The Recording Industry Association of America (RIAA) has revealed that growth in paid subscription streaming more than offset revenue declines in other areas of the US recorded music market for the half-year period.
The trade body’s mid-year report also details the impact of Covid-19 on the world’s biggest music market.
Among the key findings, total first-half 2020 revenues from recorded music in the US increased by 5.6% year-on-year to $5.7 billion (£4.44bn).
Premium streaming continued to drive the growth as the number of paid subscriptions increased by 24% to more than 72 million on average, growing subscription streaming revenues for first-half 2020 by 14% versus first-half 2019.
At the same time, with advertising markets slowing across the economy due to the Covid-19 pandemic, growth in ad-supported streaming revenues slowed dramatically. Physical sales were also affected by the pandemic and fell 29.2% year-on-year in units. Vinyl unit sales were up by 2.3% year-on-year to 8.8 million.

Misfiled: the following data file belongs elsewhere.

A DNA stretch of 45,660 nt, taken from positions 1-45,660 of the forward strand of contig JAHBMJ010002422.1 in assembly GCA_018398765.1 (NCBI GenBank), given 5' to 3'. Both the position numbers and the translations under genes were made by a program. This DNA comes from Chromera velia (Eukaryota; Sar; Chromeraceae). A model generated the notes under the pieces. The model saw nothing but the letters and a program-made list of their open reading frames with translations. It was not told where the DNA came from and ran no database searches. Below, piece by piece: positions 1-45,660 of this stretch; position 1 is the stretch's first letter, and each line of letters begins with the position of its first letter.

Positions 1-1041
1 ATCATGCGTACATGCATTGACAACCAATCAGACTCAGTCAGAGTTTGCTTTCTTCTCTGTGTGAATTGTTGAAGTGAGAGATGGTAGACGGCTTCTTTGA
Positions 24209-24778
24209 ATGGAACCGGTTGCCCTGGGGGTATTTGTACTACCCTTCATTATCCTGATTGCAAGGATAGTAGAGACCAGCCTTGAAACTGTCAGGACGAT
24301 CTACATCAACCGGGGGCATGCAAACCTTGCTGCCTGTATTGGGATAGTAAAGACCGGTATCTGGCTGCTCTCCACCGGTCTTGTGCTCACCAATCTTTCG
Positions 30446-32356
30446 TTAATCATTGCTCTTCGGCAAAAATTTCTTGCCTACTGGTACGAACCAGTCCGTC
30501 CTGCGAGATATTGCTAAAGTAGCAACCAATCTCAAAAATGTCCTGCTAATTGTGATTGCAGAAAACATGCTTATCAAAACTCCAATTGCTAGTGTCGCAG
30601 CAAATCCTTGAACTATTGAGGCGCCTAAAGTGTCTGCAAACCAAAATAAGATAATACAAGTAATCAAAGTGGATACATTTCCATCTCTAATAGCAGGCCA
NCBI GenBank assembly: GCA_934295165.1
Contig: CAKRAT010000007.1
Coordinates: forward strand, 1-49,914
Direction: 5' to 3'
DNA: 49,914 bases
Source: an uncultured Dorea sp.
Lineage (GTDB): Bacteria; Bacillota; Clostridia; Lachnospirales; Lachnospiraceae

RIAA chairman and CEO Mitch Glazier said: “These are historically difficult times: the live music sector is shut down; studio recording is limited; and millions of Americans are out of work across the broader economy. While we’re pleased that the years of hard work and resources we’ve invested in streaming are driving growth in paid subscriptions, today’s report demonstrates just how much work remains to achieve a sustainably healthy music ecosystem for both music creators and fans.
“We must continue working to help sustain live music and venues, support gig workers and session musicians, and ensure fair pay for music on all digital platforms. Despite all the challenges from the pandemic, one thing clearly hasn’t changed – fans still love music.”
Throughout 2020, RIAA and its members have worked for measures supporting those parts of the music community most deeply affected by the pandemic, such as the landmark CARES Act, the RESTART and SOS Acts (to keep local venues alive), and legislation to solve the “mixed earner” issue that limits the reach of unemployment assistance for independent artists and session performers.